Molly Catron: From Molecule to Metaphor

Molly Catron is a chemist turned professional storyteller, a journey, as she says, “from molecule to metaphor.” Catron talked about the art and practical applications of storytelling on your Library’s Facebook Live on Thursday, February 25 at 6 p.m. She explained the cognitive things that happen when we hear stories, and how stories can help us think critically, understand differences, and work to change.

Since Catron taught us about storytelling, we wanted to listen to some of her own stories and how they’ve shaped her worldview. Read our interview below to hear her fascinating life story.

JOHNSON CITY PUBLIC LIBRARY: How did you get into storytelling? Why were you drawn to it?

MOLLY CATRON: My original career was chemistry. I got the chemistry degree because I was a single mom and it was a good way to support two kids. But I was always more of a right brain, creative type. I started at Eastman Chemical Company as a chemist, and in the early 1980s there was a push in the business world to empower workers, to move away from the top-down approach. So they pulled some of us off the floor to teach the operations people in the production area this new empowerment model. I think they had me do it because I come from “those kinds of people”—I understood the culture and they liked me. So I started teaching these empowerment classes, along with my other job.

What I learned pretty quick was, if you’re going to empower workers in an organization, you’re going to have to move from rules-based leadership to principle-based leadership. And principle-based leadership requires character. So I found myself having to teach character development, because somehow in the industrial age we’ve lost some of that knowledge. In these classes, I found myself telling stories to illustrate the principles I was trying to teach. Principles operate in the gray area, they’re not black and white, and it’s the same for stories. So stories lend themselves well to explaining principles. I told a lot of my own family stories, stories that I’d been told, especially by my grandpa, to teach me principles and character.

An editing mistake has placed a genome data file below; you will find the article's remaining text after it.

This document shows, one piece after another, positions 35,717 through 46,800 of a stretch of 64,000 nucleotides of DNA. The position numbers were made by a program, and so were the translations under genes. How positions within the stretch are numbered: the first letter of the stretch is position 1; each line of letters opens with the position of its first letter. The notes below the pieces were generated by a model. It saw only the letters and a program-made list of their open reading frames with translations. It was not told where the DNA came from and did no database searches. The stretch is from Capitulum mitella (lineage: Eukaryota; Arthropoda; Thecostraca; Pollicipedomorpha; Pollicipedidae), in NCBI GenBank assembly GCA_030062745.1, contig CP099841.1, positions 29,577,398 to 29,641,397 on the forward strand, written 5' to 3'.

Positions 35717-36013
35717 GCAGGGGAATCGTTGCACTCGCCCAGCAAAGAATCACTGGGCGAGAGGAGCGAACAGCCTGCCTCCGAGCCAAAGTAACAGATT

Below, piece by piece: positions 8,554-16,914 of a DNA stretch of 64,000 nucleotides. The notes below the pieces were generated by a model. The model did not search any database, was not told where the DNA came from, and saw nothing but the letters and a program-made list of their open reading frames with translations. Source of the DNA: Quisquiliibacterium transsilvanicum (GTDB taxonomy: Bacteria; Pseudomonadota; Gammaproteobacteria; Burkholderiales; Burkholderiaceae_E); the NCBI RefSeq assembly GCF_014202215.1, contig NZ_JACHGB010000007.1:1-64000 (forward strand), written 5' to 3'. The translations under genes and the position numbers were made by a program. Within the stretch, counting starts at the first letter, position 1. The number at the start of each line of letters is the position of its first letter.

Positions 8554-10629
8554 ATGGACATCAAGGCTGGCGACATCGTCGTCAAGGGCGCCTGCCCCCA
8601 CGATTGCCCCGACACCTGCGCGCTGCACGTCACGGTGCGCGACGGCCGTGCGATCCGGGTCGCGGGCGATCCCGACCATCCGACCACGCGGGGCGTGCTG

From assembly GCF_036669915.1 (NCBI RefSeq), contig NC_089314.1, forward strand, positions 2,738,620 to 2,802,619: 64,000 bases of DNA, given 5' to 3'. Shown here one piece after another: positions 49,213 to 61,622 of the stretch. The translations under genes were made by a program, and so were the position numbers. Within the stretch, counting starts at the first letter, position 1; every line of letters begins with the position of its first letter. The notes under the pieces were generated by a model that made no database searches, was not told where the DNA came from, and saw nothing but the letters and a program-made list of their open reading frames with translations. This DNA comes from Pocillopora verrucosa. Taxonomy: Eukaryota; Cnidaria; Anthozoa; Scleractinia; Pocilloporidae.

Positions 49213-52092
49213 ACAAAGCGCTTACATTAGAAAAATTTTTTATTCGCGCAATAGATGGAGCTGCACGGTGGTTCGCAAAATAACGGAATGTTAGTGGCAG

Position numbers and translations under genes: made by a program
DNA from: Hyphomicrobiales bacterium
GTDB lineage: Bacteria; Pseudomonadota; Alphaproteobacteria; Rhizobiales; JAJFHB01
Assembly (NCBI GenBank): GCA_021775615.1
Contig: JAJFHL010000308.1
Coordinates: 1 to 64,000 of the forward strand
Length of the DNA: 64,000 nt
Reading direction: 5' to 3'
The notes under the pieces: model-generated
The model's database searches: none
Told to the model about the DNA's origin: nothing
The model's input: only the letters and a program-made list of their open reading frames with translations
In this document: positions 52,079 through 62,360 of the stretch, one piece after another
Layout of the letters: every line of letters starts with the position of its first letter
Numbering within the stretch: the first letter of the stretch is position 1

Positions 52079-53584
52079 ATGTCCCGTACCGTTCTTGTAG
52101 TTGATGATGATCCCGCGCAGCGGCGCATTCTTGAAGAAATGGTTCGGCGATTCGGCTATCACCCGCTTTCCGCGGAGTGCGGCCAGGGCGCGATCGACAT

I didn’t see myself as a storyteller at the time. But eventually I was made a manager and continued to tell stories in an effort to empower the people in my group. And my boss kept getting feedback about how much people liked my stories. That ultimately led to a career shift; they put me full-time into focusing on business and cultural change. One day my boss threw a notebook on my desk and he said, “This has you written all over it.” It was an offer to partner with the International Storytelling Center (ISC) to study the deliberate use of story in organizations.

So the next thing you know I’m sitting in Jonesborough (at the ISC) drinking peach tea on company time, thinking, “God is good!” Once I met the storytelling community, I knew that was my tribe. That’s when I realized how out of sync I was with the engineers and chemists at work. I just had a more creative bent, and I didn’t know what I was missing until I met the storytelling community.

So that led me to get a masters in storytelling at ETSU. I was just so eager to learn more about the art form—not just telling a story off the cuff, but how do you tell a really good story? So I got my masters and retired early from Eastman to pursue a consulting career in storytelling for the business sector.

JCPL: Do you remember the seeds of storytelling being planted when you were young?